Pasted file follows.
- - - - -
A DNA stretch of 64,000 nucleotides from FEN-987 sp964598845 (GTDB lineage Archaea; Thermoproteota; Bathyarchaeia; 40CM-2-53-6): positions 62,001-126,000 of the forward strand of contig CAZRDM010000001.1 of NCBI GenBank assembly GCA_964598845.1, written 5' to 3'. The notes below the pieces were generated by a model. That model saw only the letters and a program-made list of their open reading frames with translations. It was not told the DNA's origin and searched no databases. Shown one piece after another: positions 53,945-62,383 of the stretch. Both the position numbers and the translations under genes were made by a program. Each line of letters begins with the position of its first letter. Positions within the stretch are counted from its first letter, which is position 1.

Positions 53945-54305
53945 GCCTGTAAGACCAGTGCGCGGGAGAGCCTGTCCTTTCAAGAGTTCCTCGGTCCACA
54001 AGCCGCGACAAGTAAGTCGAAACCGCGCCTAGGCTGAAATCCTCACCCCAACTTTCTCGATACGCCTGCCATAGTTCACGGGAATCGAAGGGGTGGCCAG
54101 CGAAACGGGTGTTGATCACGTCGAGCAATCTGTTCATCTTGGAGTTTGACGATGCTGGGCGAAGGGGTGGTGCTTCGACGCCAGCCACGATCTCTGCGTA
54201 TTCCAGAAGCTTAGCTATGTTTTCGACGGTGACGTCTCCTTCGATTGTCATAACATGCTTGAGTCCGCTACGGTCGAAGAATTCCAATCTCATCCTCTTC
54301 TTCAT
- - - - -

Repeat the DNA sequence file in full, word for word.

A DNA stretch of 64,000 nucleotides from FEN-987 sp964598845 (GTDB lineage Archaea; Thermoproteota; Bathyarchaeia; 40CM-2-53-6): positions 62,001-126,000 of the forward strand of contig CAZRDM010000001.1 of NCBI GenBank assembly GCA_964598845.1, written 5' to 3'. The notes below the pieces were generated by a model. That model saw only the letters and a program-made list of their open reading frames with translations. It was not told the DNA's origin and searched no databases. Shown one piece after another: positions 53,945-62,383 of the stretch. Both the position numbers and the translations under genes were made by a program. Each line of letters begins with the position of its first letter. Positions within the stretch are counted from its first letter, which is position 1.

Positions 53945-54305
53945 GCCTGTAAGACCAGTGCGCGGGAGAGCCTGTCCTTTCAAGAGTTCCTCGGTCCACA
54001 AGCCGCGACAAGTAAGTCGAAACCGCGCCTAGGCTGAAATCCTCACCCCAACTTTCTCGATACGCCTGCCATAGTTCACGGGAATCGAAGGGGTGGCCAG
54101 CGAAACGGGTGTTGATCACGTCGAGCAATCTGTTCATCTTGGAGTTTGACGATGCTGGGCGAAGGGGTGGTGCTTCGACGCCAGCCACGATCTCTGCGTA
54201 TTCCAGAAGCTTAGCTATGTTTTCGACGGTGACGTCTCCTTCGATTGTCATAACATGCTTGAGTCCGCTACGGTCGAAGAATTCCAATCTCATCCTCTTC
54301 TTCAT